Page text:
Grammar schools to give priority to poorer children


The Department for Education has confirmed that it has given permission for 30 grammar schools to change their admission procedures to give priority to poorer children, and  58 more are considering a similar change.

The Sutton Trust, which campaigns for fairer admissions, has welcomed the move. James Turner, Sutton Trust director of programmes, said it was an important step forward and hoped it would help with some of the access issues it had identified.

Last year a report by the charity argued for an end to a culture of coaching pupils for 11-plus tests so that poor bright children are not excluded from grammar schools.

The report, Poor Grammar: Entry into Grammar Schools for Disadvantaged Pupils in England, said pupils from very low income families are outnumbered by four to one in grammar schools by children from fee-paying prep schools.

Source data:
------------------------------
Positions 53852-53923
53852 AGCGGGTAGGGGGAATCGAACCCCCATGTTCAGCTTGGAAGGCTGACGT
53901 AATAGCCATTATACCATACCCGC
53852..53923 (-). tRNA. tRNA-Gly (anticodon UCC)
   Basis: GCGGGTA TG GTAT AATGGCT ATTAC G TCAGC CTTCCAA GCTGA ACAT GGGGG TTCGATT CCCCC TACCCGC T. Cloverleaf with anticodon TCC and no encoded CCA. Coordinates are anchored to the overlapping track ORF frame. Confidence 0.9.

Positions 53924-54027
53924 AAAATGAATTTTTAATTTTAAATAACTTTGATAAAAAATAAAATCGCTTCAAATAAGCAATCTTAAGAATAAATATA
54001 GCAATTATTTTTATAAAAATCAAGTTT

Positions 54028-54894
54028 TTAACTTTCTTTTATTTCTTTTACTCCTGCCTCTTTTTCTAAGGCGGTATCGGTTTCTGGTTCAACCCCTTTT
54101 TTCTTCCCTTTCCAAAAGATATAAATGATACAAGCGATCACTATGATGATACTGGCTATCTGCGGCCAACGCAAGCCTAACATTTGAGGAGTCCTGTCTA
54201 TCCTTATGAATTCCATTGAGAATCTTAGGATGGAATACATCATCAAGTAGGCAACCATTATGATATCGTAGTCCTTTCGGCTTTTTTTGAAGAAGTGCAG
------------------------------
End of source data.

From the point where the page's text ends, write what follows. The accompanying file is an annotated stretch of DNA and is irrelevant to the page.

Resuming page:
It found only 2.7% of grammar school entrants were from families who qualified for free school meals, while 12.7% came from outside England's state sector - mainly independent schools. Overall in England about 20% of pupils are on free school meals.

The report also suggested that many parents were using the private preparatory school route to get their children through grammar school doors.

Those on lower incomes are less likely to be able to afford to pay for tutoring or private education.

The report said tests should be changed regularly so that they are tutor proof and urged grammar schools to offer test preparation classes to all candidates.

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